Saturday, February 16, 2008

The 12 Pillars of Competitiveness

First pillar: Institutions
The institutional environment forms the framework within which private individuals, firms, and governments interact to generate income and wealth in the economy. The institutional framework has a strong bearing on competitiveness and growth.

Second pillar: Infrastructure
The existence of high-quality infrastructure is critical for ensuring the efficient functioning of the economy, as it is an important factor determining the location of economic activity and the kinds of activities or sectors that can develop in an economy. High-quality infrastructure reduces the effect of distance between regions, with the result of truly integrating the national market and connecting it to markets in other countries and regions.

Third pillar: Macroeconomy
The stability of the macroeconomic environment is important for business and, therefore, is important for the overall competitiveness of a country.

Fourth pillar: Health and primary education
A healthy workforce is vital to a country’s competitiveness and productivity

Fifth pillar: Higher education and training
Quality higher education and training is crucial for economies that want to move up the value chain beyond simple production processes and products.

Sixth pillar: Goods market efficiency
Countries with efficient goods markets are positioned to produce the right mix of products and services given supply-and-demand conditions, and such markets also ensure that these goods can be most effectively traded in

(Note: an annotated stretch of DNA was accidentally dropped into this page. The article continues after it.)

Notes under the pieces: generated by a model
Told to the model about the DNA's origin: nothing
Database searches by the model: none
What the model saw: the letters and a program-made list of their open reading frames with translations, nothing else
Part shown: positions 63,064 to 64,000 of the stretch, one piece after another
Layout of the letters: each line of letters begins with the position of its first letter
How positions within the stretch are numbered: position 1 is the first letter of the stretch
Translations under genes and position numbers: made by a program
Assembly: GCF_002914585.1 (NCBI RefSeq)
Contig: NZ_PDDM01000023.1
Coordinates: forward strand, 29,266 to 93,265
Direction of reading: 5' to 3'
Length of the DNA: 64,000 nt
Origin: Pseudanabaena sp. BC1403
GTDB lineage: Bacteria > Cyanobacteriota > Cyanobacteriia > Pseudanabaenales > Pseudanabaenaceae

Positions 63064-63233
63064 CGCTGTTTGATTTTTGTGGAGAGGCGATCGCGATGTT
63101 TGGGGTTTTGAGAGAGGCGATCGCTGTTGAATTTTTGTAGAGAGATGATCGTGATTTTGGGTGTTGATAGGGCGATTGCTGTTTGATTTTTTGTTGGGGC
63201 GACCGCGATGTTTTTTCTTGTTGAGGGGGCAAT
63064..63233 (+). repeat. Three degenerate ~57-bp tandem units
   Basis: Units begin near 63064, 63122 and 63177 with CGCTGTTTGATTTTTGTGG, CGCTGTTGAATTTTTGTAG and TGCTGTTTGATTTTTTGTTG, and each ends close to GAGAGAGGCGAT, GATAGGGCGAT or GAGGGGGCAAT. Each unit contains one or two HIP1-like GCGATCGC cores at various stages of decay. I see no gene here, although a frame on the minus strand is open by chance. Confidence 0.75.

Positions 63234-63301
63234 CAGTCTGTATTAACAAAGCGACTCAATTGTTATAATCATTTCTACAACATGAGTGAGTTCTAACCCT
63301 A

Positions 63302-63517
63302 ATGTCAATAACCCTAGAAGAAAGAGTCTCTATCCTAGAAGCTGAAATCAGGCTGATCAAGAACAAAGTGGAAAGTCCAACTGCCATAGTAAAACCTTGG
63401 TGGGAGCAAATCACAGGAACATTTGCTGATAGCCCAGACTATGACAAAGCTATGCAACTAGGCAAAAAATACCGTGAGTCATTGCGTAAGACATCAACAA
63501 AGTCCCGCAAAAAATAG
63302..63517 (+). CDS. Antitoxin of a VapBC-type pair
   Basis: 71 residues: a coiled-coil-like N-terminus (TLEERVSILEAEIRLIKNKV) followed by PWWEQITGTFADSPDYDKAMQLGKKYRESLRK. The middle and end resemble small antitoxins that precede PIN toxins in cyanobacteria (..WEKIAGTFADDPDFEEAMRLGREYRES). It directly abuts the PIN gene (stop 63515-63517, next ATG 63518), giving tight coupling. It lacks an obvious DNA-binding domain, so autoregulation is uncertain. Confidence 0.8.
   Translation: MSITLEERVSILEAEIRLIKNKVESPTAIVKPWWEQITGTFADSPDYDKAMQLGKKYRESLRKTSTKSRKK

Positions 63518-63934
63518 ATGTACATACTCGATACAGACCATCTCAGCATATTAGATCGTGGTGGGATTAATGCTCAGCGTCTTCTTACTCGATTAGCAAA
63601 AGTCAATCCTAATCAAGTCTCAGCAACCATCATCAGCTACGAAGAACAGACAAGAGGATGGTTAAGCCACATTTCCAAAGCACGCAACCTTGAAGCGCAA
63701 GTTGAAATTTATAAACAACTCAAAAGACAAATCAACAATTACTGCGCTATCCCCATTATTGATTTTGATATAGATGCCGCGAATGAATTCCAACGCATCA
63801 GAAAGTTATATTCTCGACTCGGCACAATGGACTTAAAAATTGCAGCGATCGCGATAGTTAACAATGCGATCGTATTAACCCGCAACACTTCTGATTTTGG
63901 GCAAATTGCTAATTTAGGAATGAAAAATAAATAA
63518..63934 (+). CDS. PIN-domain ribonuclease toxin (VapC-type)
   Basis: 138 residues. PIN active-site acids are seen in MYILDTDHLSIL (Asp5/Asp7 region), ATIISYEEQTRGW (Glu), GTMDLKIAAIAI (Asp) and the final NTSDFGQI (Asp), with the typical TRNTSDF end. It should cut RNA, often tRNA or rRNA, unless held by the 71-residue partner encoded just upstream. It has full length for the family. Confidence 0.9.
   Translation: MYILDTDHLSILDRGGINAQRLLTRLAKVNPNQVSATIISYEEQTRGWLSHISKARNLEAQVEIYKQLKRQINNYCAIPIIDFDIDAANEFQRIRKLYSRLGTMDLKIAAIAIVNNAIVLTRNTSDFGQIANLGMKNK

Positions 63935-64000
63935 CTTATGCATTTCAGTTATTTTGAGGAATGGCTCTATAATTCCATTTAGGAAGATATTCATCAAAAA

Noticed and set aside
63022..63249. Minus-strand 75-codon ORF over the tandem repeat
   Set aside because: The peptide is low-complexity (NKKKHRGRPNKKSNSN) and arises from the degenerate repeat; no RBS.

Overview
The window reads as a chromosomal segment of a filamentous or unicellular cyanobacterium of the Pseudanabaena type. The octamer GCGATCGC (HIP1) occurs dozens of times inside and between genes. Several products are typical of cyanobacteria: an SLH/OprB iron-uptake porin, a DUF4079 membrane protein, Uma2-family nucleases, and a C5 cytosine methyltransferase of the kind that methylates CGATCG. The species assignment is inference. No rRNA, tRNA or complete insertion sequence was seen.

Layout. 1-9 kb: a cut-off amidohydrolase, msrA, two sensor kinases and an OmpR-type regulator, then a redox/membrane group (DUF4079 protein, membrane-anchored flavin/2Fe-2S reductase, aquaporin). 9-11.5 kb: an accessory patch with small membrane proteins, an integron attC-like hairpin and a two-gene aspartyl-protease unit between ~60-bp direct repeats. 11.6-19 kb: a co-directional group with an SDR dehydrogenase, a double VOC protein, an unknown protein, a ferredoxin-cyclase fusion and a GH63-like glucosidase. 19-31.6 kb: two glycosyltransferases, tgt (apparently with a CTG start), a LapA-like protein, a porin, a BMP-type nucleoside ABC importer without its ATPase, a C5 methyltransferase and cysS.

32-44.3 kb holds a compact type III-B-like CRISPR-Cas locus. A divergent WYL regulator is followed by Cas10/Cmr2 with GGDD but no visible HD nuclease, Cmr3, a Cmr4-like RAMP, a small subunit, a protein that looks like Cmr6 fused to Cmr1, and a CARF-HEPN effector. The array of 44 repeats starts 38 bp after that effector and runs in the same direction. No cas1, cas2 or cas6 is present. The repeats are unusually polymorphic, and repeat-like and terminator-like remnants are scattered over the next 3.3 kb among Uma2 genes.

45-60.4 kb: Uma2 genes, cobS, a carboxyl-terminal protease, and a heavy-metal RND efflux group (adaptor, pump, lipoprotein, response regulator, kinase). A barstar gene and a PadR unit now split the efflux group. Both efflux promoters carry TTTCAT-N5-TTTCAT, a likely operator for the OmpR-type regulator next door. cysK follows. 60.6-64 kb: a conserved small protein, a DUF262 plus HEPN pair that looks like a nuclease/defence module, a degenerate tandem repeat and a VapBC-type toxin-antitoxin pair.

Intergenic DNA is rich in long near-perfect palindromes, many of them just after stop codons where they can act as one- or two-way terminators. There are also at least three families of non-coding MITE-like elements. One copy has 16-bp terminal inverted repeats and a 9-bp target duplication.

the economy.

Seventh pillar: Labor market efficiency
The efficiency and flexibility of the labor market are critical for ensuring that workers are allocated to their most efficient use in the economy.

Eighth pillar: Financial market sophistication
An efficient financial sector is needed to allocate the resources saved by a nation’s citizens to its most productive uses.

Ninth pillar: Technological readiness
This pillar measures the agility with which an economy adopts existing technologies to enhance the productivity of its industries.

Tenth pillar: Market size
The size of the market affects productivity because large markets allow firms to exploit economies of scale.

Eleventh pillar: Business sophistication
Business sophistication is conducive to higher efficiency in the production of goods and services.This leads, inturn, to increased productivity, thus enhancing a nation’s competitiveness.

Twelfth pillar: Innovation
The last pillar of competitiveness is technological innovation.Although substantial gains can be obtained by improving institutions, building infrastructure, reducing
macroeconomic instability, or improving the human capital of the population, all these factors eventually seem to run into diminishing returns.The same is true for the efficiency of the labor, financial, and goods markets. In the long run, therefore, when all the other factors run into diminishing returns, standards of living can be expanded only by technological innovation. Innovation is particularly
important for economies as they approach the frontiers of knowledge and the possibility of integrating and adapting exogenous technologies tend to disappear.

Based on those pillars, Indonesia now in 54th position among 131 countries.

The question is, in what pillar(s) we can contribute to accelerate Indonesia competitiveness? ?

*taken from The Global Competitiveness Report 2007-2008

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